PcP PCR provides enhanced sensitivity over conventional methods, with meta-analyses demonstrating a sensitivity of ≥97% and negative predictive value (NPV) ≥ 99% [52,53,54]. While there are concerns over the detection of Pneumocystsis colonization, the positive predictive values are good (given the low prevalence of the disease) and confirmed by the positive likelihood ratios (≥10). A negative PcP PCR on BAL fluid can be used to exclude disease. Positivity when testing upper airway samples was once thought to represent detection of colonization; it likely reflects a significant burden lower in the respiratory tract. There is no requirement for nested-PCR assays and conventional PCR should be replaced with real-time assays that can be used to quantify burden to determine clinical significance and differentiate colonization from infection. The significance of lower levels of PcP, as detected by PCR, need to be interpreted in conjunction with the clinical context in which the sample was obtained and the quality of the sample on which the assay was performed. The availability of commercial real-time assays will help address the current lack of assay standardization [55].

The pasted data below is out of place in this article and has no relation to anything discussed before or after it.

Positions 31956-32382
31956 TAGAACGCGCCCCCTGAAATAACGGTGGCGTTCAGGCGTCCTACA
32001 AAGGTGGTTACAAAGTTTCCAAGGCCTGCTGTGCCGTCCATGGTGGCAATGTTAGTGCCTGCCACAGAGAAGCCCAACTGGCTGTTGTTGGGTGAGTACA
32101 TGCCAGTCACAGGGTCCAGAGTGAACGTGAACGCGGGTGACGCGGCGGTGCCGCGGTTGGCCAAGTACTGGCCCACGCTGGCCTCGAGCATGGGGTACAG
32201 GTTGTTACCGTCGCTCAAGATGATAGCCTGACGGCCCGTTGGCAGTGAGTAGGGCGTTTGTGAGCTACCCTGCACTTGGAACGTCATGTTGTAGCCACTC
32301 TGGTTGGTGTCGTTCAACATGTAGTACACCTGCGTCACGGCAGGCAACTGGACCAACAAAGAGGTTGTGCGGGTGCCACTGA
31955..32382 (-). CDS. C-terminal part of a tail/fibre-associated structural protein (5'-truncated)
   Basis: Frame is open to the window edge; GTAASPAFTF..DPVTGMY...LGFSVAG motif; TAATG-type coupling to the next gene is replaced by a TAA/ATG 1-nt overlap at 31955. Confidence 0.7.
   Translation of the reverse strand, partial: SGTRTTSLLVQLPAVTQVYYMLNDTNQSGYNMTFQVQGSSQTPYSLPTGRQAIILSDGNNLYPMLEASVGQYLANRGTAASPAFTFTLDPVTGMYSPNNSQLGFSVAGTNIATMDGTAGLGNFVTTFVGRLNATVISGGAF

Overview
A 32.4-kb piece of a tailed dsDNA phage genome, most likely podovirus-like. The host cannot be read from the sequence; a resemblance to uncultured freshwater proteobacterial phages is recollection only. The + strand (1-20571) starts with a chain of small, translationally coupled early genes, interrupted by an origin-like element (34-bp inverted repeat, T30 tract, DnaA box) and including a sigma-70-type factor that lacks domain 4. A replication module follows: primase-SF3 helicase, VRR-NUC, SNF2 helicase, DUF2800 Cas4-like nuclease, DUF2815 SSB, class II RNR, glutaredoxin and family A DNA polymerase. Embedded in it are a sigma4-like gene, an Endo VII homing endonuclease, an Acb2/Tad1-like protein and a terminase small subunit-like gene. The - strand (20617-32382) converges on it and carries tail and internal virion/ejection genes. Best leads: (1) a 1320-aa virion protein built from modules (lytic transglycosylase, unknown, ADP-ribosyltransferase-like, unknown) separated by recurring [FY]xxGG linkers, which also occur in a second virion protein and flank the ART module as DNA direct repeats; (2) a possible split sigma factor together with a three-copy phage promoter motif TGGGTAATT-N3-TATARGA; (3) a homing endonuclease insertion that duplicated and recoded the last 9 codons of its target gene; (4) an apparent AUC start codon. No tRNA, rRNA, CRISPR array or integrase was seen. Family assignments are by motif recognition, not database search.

The detection of (1-3)-β-d-Glucan (BDG) in serum/plasma allows PcP to be confidently excluded if negative, with meta-analyses demonstrating a sensitivity and NPV of ≥ 90% and ≥97%, respectively [56,57,58]. BDG is not specific to PcP and can positive as a result of other fungal pathogens to which these patients may be susceptible. Although BDG concentrations are typically high in patients with PcP (> 500 pg/mL), low positive concentrations may occur [59]. BDG has been shown to differentiate PcP from Pneumocystis colonization, with BDG levels associated with latter generally below <90 pg/mL, while with disease levels were >100 pg/mL [59]. Although BDG testing of BAL fluid has been performed, it adds little to the testing of serum, with reduced specificity as a result of the presence of respiratory tract commensal organisms, such as Candida species or non-Pneumocystis colonizers [60,61]. Positive BDG concentrations have been documented in haematology patients and those undergoing haemodialysis in the absence of fungal disease, and needs to be taken in to consideration when evaluating test results in these cohorts [62].